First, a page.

difference is, the time LT played the league looked the other way. Things have changed.

  2.  BigBlueGiant says:

    fanfor55years says:
    February 3, 2014 at 2:01 PM

    If Snee has a drug problem and is a “partier” then the Giants are really a pretty stupid franchise because they have a close relationship with the Syracuse program and should’ve known EVERY detail about their first-round pick before they made the selection.

    I’m skeptical about this information, but we’ll see.


    I hear what you’re saying… but you’re wrong. I saw it first hand. I didn’t see him put anything up his nose pere, but other people did. I saw the afterfact of his jaw moving side to side, the sweats the constant drink ordering and the frequent trips to the bathroom.

    The kid was a mess, and people were talking about it. He was 100% on cocaine, and doing it in the bathroom. I have EYE WITNESSES who saw it first hand, AND people have said anytime he’s out, he’s like that.

    I’m just relaying what I saw first hand. he might be a good kid, but he was 100000000% doing drugs on friday night. Just sayin’

    •  BigBlueGiant says:

      BTW, it was Pugh not Snee.

      •  fanfor55years says:

        Yeah, I meant Pugh too. So if that’s true then Reese and Coughlin have a LOT to answer for, as do all their scouts. It isn’t like this kid came from some obscure program where the coaches dummy up when the NFL comes calling. They have a relationship with ‘Cuse and should have known everything about this kid.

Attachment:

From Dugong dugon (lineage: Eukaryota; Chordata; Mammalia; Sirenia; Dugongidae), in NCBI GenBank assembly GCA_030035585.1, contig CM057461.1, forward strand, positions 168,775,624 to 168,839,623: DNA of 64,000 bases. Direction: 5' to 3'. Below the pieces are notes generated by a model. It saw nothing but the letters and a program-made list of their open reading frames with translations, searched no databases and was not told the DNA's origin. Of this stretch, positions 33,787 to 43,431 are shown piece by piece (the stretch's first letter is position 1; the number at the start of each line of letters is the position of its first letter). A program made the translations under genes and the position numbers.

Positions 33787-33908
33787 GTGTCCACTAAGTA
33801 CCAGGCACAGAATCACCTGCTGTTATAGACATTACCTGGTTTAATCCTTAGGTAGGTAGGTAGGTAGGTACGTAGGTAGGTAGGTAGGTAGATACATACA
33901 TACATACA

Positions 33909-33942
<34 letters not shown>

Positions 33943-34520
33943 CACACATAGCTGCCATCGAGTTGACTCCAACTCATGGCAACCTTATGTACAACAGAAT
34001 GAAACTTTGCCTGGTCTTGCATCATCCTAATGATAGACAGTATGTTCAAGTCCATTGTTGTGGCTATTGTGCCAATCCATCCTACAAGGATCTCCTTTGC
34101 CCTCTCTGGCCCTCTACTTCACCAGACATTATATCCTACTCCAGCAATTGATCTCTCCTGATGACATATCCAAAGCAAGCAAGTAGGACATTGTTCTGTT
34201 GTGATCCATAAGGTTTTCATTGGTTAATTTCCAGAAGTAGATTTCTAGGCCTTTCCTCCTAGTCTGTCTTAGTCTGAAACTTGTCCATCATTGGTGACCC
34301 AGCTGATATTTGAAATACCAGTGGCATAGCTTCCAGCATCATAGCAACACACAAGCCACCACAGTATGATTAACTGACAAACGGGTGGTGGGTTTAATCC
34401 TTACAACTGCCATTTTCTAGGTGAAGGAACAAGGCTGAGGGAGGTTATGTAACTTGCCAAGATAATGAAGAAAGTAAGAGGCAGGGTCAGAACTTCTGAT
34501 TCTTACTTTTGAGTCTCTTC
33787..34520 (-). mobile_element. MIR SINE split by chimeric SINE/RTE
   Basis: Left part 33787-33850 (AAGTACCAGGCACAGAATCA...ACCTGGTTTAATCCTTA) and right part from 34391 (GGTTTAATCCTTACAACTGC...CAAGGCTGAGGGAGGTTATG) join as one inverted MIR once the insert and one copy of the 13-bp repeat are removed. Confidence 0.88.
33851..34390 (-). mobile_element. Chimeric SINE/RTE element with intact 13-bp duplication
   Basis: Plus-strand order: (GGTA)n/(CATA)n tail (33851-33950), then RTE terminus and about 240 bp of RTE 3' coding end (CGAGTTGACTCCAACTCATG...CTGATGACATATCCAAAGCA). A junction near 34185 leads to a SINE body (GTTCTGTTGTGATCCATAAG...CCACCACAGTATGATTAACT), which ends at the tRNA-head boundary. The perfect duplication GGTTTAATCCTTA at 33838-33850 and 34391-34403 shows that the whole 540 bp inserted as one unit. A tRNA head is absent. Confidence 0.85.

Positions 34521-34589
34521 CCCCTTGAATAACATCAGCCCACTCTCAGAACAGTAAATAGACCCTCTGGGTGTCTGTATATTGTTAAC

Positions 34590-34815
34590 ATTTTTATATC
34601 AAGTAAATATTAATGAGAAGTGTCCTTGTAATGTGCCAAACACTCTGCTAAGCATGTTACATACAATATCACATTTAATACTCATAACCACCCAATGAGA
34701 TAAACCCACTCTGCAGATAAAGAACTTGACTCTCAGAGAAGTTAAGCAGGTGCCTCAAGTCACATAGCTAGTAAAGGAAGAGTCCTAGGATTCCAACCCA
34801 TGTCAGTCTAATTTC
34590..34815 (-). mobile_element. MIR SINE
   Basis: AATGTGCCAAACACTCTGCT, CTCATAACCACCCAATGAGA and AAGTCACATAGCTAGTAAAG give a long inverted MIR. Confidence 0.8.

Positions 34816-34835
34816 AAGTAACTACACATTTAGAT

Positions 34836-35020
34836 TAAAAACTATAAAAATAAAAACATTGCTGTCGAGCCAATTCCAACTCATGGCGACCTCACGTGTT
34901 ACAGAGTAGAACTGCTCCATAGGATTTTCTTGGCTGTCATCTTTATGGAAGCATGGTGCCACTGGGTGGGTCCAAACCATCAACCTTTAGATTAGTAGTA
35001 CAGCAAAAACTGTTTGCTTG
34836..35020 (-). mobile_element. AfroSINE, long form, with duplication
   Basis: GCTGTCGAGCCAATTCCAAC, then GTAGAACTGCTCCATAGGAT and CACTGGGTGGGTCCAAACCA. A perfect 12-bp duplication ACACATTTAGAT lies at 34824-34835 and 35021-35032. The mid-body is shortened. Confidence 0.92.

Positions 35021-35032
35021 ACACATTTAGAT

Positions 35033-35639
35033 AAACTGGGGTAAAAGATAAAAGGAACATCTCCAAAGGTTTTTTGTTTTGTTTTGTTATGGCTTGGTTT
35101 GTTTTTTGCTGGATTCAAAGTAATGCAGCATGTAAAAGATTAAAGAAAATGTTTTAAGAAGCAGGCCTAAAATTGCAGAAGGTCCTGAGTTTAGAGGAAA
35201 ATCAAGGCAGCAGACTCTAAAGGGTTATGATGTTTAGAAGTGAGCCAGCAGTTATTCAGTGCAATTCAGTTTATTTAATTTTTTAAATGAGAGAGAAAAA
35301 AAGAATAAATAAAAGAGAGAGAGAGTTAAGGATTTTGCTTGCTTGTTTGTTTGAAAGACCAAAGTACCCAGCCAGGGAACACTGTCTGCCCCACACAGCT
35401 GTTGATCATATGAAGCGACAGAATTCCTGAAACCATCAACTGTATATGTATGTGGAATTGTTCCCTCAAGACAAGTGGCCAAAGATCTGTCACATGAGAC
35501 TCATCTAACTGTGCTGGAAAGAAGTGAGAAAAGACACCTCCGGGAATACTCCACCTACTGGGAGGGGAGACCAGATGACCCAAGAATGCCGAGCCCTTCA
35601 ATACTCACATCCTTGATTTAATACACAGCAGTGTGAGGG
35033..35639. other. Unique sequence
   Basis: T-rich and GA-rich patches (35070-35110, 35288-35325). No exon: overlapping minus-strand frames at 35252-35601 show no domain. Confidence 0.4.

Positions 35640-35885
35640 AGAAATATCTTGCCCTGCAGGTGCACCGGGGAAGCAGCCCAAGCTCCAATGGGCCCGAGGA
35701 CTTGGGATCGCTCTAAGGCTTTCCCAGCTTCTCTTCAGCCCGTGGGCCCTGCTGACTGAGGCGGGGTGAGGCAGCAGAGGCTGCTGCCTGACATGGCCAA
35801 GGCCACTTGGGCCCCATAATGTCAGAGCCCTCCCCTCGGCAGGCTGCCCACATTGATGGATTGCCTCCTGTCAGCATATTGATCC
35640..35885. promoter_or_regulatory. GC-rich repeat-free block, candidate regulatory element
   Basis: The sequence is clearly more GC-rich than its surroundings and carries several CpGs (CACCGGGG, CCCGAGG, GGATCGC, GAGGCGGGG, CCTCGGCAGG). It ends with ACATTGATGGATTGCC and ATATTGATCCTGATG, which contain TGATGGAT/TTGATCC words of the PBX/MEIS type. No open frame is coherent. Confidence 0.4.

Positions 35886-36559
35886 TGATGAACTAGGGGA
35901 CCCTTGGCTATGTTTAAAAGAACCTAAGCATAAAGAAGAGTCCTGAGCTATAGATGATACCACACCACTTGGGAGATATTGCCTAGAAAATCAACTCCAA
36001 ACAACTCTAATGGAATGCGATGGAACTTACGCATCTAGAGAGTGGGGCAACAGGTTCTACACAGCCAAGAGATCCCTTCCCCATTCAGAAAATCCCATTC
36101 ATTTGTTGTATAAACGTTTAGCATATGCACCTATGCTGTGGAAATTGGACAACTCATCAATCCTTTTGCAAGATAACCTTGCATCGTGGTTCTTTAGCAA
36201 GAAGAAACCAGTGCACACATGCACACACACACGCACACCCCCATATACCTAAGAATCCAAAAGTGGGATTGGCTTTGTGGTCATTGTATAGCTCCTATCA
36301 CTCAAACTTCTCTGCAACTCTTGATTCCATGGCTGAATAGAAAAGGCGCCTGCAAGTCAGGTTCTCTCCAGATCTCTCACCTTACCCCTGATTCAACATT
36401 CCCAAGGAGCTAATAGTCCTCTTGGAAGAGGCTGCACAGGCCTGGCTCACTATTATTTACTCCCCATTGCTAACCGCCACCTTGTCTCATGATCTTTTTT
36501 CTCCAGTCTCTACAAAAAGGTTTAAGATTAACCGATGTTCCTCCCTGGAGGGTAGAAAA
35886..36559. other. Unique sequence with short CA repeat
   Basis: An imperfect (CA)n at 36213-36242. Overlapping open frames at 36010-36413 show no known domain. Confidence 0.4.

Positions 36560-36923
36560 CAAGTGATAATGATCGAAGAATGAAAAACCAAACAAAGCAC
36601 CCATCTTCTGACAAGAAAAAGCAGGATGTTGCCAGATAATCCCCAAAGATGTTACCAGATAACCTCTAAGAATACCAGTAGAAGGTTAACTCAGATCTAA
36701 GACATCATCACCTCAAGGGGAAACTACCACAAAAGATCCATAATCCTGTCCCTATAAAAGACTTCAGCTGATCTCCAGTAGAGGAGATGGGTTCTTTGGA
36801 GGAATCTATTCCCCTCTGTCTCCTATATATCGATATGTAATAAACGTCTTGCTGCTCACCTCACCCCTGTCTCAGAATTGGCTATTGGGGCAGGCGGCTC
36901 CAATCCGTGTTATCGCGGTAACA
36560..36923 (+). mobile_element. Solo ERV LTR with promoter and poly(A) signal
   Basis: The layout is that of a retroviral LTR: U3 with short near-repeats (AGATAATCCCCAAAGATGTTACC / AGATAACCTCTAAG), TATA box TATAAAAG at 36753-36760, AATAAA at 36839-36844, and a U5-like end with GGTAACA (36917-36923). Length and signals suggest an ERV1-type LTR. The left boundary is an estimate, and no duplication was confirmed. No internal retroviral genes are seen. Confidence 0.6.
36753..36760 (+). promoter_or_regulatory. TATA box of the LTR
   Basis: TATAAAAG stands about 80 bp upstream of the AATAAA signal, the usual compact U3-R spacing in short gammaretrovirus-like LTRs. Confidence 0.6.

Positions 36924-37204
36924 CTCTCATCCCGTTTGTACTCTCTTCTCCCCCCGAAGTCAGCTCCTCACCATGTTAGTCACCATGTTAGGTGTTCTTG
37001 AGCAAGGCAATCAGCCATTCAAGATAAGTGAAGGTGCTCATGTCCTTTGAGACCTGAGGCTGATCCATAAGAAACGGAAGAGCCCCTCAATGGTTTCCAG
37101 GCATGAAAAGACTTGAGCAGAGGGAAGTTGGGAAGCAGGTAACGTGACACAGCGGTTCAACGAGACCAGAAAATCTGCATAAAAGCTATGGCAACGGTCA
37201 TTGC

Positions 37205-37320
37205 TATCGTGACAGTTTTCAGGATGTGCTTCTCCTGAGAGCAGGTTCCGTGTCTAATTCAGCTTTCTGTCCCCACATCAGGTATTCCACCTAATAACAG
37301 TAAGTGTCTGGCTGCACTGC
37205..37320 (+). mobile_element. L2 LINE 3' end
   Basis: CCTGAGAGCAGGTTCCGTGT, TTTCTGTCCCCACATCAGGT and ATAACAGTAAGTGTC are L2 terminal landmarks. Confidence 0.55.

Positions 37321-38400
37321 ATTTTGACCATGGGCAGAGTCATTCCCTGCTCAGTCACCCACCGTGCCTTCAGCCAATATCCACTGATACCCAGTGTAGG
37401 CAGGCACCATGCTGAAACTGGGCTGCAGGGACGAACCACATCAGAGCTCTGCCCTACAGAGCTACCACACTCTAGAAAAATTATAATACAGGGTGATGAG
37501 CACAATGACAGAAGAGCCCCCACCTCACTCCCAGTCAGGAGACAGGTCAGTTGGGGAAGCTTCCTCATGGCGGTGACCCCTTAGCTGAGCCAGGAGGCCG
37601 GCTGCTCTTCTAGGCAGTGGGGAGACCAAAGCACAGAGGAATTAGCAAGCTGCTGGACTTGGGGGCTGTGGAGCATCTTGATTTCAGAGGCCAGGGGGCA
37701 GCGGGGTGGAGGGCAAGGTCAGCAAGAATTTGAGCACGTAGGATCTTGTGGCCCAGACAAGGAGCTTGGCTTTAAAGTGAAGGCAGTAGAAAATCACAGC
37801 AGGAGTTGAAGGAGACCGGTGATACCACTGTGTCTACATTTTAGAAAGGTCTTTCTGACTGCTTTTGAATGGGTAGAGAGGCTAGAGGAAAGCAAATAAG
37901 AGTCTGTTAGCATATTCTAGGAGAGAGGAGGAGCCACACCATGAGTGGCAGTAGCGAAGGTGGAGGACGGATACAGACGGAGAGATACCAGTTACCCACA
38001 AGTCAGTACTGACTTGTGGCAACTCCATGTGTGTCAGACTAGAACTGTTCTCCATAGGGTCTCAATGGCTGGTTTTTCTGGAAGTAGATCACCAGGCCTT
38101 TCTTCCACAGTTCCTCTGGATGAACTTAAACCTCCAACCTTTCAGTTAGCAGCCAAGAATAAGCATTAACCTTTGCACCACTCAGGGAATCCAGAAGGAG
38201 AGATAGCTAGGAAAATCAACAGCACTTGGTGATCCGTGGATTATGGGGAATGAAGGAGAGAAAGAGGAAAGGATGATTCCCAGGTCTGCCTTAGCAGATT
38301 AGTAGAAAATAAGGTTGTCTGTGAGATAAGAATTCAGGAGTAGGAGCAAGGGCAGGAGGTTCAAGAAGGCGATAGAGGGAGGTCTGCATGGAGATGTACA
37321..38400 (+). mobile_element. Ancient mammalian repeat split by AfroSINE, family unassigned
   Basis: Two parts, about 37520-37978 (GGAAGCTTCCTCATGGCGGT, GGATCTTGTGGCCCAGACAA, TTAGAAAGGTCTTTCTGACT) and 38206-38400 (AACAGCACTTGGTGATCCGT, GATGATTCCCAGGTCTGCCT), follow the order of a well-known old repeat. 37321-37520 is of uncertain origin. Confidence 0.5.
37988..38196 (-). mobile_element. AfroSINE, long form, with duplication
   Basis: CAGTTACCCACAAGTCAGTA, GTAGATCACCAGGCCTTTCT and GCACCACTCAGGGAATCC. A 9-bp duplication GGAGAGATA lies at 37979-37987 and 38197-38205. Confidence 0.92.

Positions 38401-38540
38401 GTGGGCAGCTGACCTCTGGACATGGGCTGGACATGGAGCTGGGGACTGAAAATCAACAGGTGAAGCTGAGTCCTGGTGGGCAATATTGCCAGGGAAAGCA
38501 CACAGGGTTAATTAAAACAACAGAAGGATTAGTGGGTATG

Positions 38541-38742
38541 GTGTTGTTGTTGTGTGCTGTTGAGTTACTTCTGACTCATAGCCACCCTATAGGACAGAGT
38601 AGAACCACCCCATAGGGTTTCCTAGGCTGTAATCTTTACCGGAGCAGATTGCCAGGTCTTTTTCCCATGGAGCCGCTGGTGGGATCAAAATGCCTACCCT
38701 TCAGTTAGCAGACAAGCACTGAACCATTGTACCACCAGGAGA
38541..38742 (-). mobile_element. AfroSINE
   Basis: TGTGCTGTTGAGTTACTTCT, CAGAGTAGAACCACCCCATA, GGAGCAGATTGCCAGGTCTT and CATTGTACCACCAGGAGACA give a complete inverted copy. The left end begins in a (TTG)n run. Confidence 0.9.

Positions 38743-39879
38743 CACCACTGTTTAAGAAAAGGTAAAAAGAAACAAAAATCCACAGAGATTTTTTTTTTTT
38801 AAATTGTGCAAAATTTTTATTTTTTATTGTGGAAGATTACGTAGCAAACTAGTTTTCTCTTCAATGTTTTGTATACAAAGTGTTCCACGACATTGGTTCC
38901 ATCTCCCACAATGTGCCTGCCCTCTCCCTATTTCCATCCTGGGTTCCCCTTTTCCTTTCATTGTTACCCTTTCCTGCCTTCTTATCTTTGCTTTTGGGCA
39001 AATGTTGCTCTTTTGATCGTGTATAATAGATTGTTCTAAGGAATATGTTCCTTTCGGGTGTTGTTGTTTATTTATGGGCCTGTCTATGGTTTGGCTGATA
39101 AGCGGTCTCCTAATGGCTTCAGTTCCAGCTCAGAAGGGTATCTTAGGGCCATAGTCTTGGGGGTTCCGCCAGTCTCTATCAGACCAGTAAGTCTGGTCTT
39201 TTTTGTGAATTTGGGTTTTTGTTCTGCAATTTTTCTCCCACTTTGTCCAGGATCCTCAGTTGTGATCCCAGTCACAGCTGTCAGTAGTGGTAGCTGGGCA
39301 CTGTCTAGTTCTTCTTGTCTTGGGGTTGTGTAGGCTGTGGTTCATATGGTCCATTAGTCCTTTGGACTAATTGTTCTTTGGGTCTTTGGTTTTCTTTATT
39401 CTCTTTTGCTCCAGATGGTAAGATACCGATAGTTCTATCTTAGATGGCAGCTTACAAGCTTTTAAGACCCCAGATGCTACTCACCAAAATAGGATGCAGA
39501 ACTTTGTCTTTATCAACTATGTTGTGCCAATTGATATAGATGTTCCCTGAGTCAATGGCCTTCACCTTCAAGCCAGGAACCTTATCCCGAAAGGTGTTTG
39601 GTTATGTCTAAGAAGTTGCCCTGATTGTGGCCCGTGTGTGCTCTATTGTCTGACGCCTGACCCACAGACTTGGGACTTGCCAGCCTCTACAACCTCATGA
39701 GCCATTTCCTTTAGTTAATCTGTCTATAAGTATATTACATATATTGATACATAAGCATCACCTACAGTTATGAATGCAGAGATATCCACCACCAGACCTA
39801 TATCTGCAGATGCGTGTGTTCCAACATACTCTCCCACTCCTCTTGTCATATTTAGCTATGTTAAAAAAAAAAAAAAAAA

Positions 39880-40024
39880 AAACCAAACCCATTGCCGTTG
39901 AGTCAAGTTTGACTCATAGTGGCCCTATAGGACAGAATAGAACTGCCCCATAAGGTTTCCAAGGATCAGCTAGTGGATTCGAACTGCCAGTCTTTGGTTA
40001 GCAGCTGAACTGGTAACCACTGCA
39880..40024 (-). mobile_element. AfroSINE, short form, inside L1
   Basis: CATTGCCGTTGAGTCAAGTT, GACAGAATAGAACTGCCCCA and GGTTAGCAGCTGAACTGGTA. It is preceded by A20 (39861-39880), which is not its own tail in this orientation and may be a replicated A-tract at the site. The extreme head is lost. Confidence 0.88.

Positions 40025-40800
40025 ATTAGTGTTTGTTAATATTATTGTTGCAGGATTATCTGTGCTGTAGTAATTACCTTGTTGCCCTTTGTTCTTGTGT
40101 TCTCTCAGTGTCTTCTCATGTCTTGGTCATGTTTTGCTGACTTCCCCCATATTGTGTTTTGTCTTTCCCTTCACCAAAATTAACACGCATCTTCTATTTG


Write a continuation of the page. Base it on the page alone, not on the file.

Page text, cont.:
If this is true I would favor firing both of them tomorrow. Off-season or not, a cokehead is a cokehead and is headed for trouble.

        •  BigBlueGiant says:

          Maybe they don’t know about it? Maybe it’s something he does in the offseason when he isn’t tested? I don’t know him personally, all i’m reporting is what I saw first hand. It was really hard to miss. He was high as $hit.

          , i’d find it very hard to imagine that the other players didn’t take notice. But he was also away from the other guys. Didn’t really see him talking too any of the other guys. All the other players were just there having a good time, nothing out of control.

          But people were there and knew who Pugh was, was absolutely in shock that he was high like that in public.

      •  Krow says:

        Wish it was $nee.

  3.  BigBlueGiant says:

    Watching Blake Bortles play vs. Baylor, i thought he displayed EXCELLENT speed and it was way beyond average. Especially at the NFL level.

    Yes, he’s more a pocket passer, but from what i see, when push comes to shove, the kid can certainly gain the yds on the ground. Similar to the way Luck would do it.

  4.  fanfor55years says:

    rlhjr says:
    February 3, 2014 at 2:40 PM

    From what I can tell, Seattle runs combination coverage. You as an offense have the figure out which side of the field and when they will be in man, zone or combo. They are clever because sometimes you see one safety high.
    But they end up with two (deep) over. Pretty sure they run mostly man in the red zone.

    Also pretty sure when Chancellor light up Vernon Davis, Frisco’s chance to win that game was gone. No more lead in the pencil. Davis went into self-imposed exile after that shot.

    The Seahawk secondary is like a riled nest of hornets. And it’s there secondary that changes games for them. That and very good run defense.

    fanfor55years says:
    February 3, 2014 at 3:03 PM